Belgian Resistance

The Belgian Resistance (French: Résistance belge, Dutch: Belgisch verzet) collectively refers to the resistance movements opposed to the German occupation of Belgium during World War II. Within Belgium, resistance was fragmented between many separate organizations, divided by region and political stances. The resistance included both men and women from both Walloon and Flemish parts of the country. Aside from sabotage of military infrastructure in the country and assassinations of collaborators, these groups also published large numbers of underground newspapers, gathered intelligence and maintained various escape networks that helped Allied airmen trapped behind enemy lines escape from German-occupied Europe.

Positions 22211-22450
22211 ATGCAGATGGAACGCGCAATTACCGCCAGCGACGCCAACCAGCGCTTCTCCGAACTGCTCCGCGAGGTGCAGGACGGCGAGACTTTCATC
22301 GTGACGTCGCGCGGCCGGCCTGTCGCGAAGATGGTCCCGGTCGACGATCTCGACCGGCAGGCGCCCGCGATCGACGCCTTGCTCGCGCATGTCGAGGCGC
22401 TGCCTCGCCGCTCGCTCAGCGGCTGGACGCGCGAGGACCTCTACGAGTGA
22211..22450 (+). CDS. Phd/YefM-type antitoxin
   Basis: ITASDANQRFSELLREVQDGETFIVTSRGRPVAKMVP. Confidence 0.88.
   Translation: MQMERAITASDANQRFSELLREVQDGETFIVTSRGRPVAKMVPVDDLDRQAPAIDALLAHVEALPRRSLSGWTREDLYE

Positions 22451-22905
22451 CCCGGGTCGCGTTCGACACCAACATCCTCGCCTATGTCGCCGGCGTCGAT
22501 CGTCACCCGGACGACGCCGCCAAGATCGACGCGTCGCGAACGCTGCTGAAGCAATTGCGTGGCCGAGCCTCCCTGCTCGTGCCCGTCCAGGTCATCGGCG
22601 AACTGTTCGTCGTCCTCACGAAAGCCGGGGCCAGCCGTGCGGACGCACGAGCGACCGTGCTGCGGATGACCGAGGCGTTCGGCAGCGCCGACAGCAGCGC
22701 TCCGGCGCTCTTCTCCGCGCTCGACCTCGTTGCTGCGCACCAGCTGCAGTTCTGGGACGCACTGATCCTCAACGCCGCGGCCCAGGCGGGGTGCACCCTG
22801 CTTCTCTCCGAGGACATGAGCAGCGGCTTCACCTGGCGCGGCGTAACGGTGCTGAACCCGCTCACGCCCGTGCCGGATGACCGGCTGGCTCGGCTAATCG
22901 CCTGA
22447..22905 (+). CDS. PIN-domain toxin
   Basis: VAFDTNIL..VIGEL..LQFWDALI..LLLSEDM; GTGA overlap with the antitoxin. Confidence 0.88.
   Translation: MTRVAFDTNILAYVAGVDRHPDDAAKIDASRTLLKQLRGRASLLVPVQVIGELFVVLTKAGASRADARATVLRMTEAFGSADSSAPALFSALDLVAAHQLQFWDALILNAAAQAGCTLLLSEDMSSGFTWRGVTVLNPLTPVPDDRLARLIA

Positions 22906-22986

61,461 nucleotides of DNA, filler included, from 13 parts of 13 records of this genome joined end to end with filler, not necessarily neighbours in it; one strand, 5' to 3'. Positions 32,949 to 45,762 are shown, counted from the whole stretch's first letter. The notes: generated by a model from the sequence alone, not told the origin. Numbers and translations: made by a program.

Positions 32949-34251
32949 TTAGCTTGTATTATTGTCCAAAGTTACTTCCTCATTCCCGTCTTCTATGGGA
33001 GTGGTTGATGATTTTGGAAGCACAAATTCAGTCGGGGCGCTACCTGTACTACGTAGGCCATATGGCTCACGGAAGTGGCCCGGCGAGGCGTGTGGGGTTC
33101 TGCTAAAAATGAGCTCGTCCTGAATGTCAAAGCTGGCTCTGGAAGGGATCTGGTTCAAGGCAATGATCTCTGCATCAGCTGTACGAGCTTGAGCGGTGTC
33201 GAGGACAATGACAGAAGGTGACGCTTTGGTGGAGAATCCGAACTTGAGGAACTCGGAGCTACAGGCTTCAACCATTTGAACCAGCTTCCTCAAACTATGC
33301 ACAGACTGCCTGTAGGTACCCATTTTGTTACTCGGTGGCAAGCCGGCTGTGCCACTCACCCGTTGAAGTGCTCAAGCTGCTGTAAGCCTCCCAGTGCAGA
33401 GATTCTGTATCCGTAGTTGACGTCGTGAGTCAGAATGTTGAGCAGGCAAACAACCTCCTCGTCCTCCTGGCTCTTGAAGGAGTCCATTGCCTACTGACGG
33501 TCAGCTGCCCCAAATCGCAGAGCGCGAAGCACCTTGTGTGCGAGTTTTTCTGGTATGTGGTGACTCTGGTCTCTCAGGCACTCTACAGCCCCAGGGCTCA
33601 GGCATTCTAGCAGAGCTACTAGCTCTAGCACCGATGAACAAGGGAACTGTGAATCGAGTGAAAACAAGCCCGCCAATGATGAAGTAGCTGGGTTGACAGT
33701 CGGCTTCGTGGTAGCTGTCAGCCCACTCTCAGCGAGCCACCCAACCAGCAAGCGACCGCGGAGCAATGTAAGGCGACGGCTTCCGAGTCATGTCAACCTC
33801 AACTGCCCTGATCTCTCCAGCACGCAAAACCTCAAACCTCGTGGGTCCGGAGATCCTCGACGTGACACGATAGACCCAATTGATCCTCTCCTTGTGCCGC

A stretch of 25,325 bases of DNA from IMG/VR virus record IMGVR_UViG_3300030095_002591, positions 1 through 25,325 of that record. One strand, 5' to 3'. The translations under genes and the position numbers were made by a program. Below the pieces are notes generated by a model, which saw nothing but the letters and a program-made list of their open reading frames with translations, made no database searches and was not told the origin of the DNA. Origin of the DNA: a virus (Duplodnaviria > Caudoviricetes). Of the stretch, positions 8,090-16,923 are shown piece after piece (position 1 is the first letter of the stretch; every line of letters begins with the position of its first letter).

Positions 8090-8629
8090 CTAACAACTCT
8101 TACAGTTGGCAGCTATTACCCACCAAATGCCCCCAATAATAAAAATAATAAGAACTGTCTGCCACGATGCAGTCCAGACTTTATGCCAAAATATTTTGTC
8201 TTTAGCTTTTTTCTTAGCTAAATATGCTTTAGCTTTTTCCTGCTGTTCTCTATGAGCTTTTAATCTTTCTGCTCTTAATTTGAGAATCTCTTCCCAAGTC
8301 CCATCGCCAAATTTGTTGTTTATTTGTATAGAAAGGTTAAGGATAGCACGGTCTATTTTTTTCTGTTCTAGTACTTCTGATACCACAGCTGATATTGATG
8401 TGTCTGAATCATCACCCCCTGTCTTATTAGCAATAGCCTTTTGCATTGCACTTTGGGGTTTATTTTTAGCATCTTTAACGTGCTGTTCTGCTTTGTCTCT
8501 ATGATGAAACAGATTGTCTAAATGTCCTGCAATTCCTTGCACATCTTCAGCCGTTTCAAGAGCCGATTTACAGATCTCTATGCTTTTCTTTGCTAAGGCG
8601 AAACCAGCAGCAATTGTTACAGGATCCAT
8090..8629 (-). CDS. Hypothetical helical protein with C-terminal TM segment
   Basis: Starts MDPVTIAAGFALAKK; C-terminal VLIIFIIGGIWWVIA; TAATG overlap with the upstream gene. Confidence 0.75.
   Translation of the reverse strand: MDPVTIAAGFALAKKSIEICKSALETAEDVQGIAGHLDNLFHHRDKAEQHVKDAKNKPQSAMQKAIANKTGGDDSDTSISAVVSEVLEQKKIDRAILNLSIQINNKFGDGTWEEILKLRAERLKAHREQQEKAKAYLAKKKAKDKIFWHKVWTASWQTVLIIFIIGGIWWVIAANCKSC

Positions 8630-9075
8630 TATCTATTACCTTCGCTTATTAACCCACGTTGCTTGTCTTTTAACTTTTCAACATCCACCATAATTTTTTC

Members of the Belgian resistance with a Canadian soldier in Bruges, September 1944[lower-alpha 1]

During the war, it is estimated that approximately five percent of the national population were involved in some form of resistance activity,[2] while some estimates put the number of resistance members killed at over 19,000; roughly 25 percent of its "active" members.[3]